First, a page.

Wednesday, June 04, 2008

[Sunlight] Seek the King of Hearts, seek the Eternal Friend -- Ghazal 1789


Here, Sunlight offers Ghazal (Ode) 1789, in versions by Star and
Helminski, and in translation by Arberry:


"On the Threshold"

O lovers, O lovers,
heaven's drum calls my spirit and says,
It's time to leave this world.

The camel driver has risen,
The caravan is about to leave.
He says, "Forgive me for waking you . . . .
But why, O pilgrim, are you asleep?
Before you and behind you
the camel-bells are ringing.
It's time to go.

With each passing moment
a soul sets off to find itself.
From the stars,
suspended like candles
from the blue vault of heaven,
wondrous souls have appeared
and the Unseen has revealed itself.

The revolving spheres have lulled you
into a deep sleep.
Beware of this floating life.
Beware of this weighty slumber.

O heart, seek the King of Hearts.
O friend, seek the Eternal Friend.

O watchman, be wakeful –
the whole city could be lost
if you fall asleep!

Tonight, amidst the shouts and din of the city,
Amidst the light of candles and torches –
Tonight this fecund world
will give birth to eternity.

You were dust and now you are spirit.
You were ignorant and now you are wise.
The one who brought you here
will bring you still further.
Your pain will become your pleasure
as He draws you near.
Don't be afraid –
His flames are like cooling water.
To give your soul life is His sacred duty,
To break your binding chains is His only mission.

O foolish puppet, popping up from your box,
You call out to the world,
This is mine!
How long will you jump up?
If you don't bend your neck
He will bend it for you!

You put others down
and spin a web of deception.
O imposter,
You think God is a plaything in your hand?

O donkey, you belong with the straw.
O cauldron, you deserve to be blackened!
O outcast,
you deserve to be at the bottom of a well!

"In me there's another force
that gives rise to these harsh words.
Scalding water
is caused by fire, not water."

I have no stone in my hand,
no argument with anyone.
I put down no one,
for I am as sweet as a bed of roses.

That Supreme Source speaks through me . . . .
It has given you a hint – that is enough.

Now let me sit here,
on the threshold of two worlds,
Lost in the eloquence of silence.

-- Version by Jonathan Star
"In the Arms of the Beloved "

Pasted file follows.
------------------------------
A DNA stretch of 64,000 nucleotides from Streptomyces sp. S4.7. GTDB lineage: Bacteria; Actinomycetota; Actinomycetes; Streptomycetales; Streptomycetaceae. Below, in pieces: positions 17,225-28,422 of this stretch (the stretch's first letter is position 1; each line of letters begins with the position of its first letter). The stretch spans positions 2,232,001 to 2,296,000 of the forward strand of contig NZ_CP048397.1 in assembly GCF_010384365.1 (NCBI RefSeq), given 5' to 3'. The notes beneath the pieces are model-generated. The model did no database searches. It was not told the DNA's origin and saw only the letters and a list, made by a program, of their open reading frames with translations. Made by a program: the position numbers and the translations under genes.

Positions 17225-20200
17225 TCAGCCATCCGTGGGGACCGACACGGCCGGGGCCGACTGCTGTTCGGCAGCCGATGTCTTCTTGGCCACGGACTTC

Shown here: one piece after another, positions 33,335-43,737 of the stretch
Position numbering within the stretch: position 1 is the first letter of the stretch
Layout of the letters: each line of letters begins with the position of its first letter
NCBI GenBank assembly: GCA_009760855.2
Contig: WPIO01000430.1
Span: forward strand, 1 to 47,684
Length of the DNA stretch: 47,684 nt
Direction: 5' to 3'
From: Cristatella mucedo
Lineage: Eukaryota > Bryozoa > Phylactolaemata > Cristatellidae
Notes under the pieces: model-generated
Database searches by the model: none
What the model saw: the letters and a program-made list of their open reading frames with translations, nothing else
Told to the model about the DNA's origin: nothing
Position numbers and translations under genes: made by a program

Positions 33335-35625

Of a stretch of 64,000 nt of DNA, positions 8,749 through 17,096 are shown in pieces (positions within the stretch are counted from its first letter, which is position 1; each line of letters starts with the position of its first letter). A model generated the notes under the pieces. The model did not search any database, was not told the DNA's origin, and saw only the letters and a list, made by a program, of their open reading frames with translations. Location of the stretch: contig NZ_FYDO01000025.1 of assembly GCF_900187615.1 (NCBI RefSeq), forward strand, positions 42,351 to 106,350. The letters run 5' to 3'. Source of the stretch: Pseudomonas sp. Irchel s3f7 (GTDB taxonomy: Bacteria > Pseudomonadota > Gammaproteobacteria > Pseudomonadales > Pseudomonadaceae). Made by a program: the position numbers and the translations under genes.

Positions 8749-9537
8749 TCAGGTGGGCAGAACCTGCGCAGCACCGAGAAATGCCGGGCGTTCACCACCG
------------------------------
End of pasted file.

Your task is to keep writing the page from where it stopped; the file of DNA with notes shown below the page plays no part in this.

Jeremy P. Tarcher/Putnam, New York 1997

~ ~ ~ ~ ~ ~ ~ ~ ~ ~ ~ ~ ~ ~

"A Night for Departure"

O lovers, lovers, it is time
to set out from the world.
I hear a drum in my soul's ear
coming from the depths of the stars.

Our camel driver is a work;
the caravan is being readied.
He asks that we forgive him
for the disturbance he has caused us,
He asks why we travelers are asleep.

Everywhere the murmur of departure;
the stars, like candles
thrust at us from behind blue veils,
and as if to make the invisible more plain,
a wondrous people have come forth.

Beneath this water wheel of stars
your sleep has been heavy.
Observe that heaviness and beware...
for life is fragile and quick.

Heart, aim yourself at Love!
Friend, discover the Friend!
Watchman, wake up!
You're not here to sleep.

-- Version by Kabir Helminski
"Love is a Stranger"
Threshold Books, 1993

~ ~ ~ ~ ~ ~ ~ ~ ~ ~ ~ ~ ~

Lovers, lovers, it is time to migrate from the world; the drum
of departure is reaching my spirit's ear from heaven.
See, the driver has arisen, the camel train is arrayed, he has
begged us for quittance; caravaners, why are you asleep?
These sounds ahead and behind are the sounds of departure
and the camel-bells; every moment a soul and a breath is
setting off into placelessness.
From these inverted candles, from these indigo veils, there
issues a wondrous people that the things unseen may become
If heavy slumber fell upon you from this revolving sphere, alas
for this light life! Beware of this heavy slumber!
Heart, depart to the Sweetheart; friend, depart to the Friend;
watchman, be wakeful – a watchman should not sleep.
On every side are candles and torches, on every side noise
and tumult, for tonight the pregnant world gives birth to the eternal
You were clay and became heart, you were ignorant and
became intelligent; he who has drawn you on so far will draw
you beyond [this world].
In drawing and drawing you his pains are delectable; his
flames are like water, do not frown thereon.
His business is to dwell in the soul, his business to break
penitence vows; by his abundant contrivance these motes are
trembling at heart.
Laughing stock, jumping out of your hole, as if to cry, "I am
the lord of the land," how long will you jump? Bend you neck,
or they will bent you like a bow.
You sowed the seeds of deceit, you indulged in mockery, you
deemed God nonexistent; now look, you cuckold!
Ass, you were apter for straw; a cauldron, you were better
black; you were better at the bottom of the well, you disgrace to
house and household!
In me there is Another from whom these angers leap; if water
scalds, it is through fire – realize this!
I have no stone in my hand; I have no quarrel with anyone; I
deal harshly with none, for I am gay as a rose bower.
My anger is therefore from that source; it is from the other
world; this side a world, that side a world – I am seated on the
That man sits on the threshold who is mutely eloquent; you
have uttered this hint, that is enough; say no more, draw back
your tongue.

-- Translation by A. J. Arberry
Mystical Poems of Rumi 2
The University of Chicago Press, 1991




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